Left with only his bastard son, the king petitioned the Pope for recognition of D Jorge as the legitimate heir to the throne, whilst the Queen defended the rights of her brother, D Manuel, the new Duke of Beja and Viseu. D Leonor did not approve of the king’s attempt to legitimise D Jorge and she refused ever again to receive D Jorge into her presence.
D João failed in his attempts to legitimise his bastard son’s claim and had to swallow his pride (and possibly his poison) when he named his brother-in-law, D Manuel, as his successor.
D Manuel I must rank among the luckiest of men to inherit a throne since, not only was he not the son of a king, but he was also the youngest of nine children.
Carving up the world
In the late 15th century, the struggles between Portugal and Castile had global repercussions. The Treaty of Alcáçovas in 1479 was historic because it was also the first of many European treaties which divided the world without consulting any of the people affected. The Iberian monarchs agreed that all new discoveries to the south of the Canary Islands would belong to Portugal and any new discoveries to the north of the line would belong to Castile.
When Christopher Columbus returned from his historic voyage in 1492, it was clearly necessary to consider again the division of the world, since the Caribbean Islands were obviously to the south of the Alcáçovas line. Negotiations were begun again and at Tordesilhas in 1494, the Iberian crowns agreed, with papal benediction, to split the world between themselves. The new line was to run North - South 370 leagues to the west of the Cape Verde Islands and is at roughly 45º W.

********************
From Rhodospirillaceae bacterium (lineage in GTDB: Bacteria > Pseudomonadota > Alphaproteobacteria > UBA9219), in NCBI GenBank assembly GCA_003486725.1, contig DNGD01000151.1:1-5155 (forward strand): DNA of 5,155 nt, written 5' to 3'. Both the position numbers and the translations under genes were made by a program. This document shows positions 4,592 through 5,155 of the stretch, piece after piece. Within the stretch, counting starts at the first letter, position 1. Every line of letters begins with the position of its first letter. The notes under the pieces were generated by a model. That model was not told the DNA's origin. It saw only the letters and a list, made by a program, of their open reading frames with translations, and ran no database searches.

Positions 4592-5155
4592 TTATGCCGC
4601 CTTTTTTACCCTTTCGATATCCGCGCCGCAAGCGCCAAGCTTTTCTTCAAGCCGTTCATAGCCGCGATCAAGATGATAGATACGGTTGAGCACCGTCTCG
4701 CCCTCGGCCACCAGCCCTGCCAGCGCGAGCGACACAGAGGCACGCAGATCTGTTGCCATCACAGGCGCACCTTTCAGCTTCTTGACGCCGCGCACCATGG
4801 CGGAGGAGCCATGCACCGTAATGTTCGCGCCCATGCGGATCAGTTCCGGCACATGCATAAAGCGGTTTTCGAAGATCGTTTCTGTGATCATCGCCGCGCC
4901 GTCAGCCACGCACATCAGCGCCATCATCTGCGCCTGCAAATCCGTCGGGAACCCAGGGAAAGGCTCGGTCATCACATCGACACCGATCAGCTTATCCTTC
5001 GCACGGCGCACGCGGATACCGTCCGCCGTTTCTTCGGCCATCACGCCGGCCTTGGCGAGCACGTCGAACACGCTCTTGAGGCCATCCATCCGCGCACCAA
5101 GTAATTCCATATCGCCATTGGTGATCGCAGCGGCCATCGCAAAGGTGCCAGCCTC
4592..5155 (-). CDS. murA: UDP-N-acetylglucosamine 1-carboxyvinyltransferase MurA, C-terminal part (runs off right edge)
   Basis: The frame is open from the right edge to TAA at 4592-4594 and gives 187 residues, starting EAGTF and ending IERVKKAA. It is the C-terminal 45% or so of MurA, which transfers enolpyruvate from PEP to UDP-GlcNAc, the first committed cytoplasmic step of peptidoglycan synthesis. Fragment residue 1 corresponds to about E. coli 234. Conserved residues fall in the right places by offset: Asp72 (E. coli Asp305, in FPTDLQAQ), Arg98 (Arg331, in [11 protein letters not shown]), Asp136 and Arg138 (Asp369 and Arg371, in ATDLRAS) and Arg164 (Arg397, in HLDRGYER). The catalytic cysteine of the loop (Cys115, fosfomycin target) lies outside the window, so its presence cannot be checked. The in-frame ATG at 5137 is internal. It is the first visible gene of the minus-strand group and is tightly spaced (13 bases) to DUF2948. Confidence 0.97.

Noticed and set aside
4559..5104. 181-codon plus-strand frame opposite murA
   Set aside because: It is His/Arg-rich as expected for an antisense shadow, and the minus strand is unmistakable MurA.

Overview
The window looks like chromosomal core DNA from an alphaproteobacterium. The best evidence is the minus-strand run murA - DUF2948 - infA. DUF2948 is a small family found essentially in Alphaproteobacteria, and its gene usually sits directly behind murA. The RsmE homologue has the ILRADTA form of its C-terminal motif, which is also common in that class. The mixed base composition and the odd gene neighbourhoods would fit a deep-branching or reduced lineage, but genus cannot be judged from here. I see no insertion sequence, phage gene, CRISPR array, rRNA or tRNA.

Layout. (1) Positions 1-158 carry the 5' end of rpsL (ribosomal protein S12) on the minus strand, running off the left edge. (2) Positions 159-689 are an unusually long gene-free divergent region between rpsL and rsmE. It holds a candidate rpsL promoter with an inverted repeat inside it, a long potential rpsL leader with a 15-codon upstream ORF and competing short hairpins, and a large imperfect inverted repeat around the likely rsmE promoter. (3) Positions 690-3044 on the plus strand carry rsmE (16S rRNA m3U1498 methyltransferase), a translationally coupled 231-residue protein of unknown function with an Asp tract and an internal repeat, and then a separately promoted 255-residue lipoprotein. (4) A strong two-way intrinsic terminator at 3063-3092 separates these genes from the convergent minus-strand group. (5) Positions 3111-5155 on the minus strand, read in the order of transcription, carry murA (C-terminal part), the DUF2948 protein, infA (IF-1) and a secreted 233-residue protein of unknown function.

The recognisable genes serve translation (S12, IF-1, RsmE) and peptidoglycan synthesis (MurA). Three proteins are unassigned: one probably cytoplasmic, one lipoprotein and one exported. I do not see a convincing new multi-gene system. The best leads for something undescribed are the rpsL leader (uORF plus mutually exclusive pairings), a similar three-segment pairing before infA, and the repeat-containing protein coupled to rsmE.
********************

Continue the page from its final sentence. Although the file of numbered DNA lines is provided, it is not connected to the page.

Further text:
There is room for discussion about the insistence of D João that the line should be 370 leagues and not 100 leagues to the west of the islands. He must already have known - six years before the official discovery - that Brazil was there.
Trade and explorations
Whilst still crown prince, D João had fought alongside his father in Africa and he was knighted on August 21 in 1471 after the taking of Arzila. He was just 16 years old. After coming to the throne he financed further expeditions to Morocco in 1485 (Azamor), 1487 (Anafé) and Graciosa (1489); while the Graciosa expedition was taking place, D João lived for some weeks at Tavira. D João commissioned the explorations further south in Africa, which reached present day Angola (22ºS) by 1486.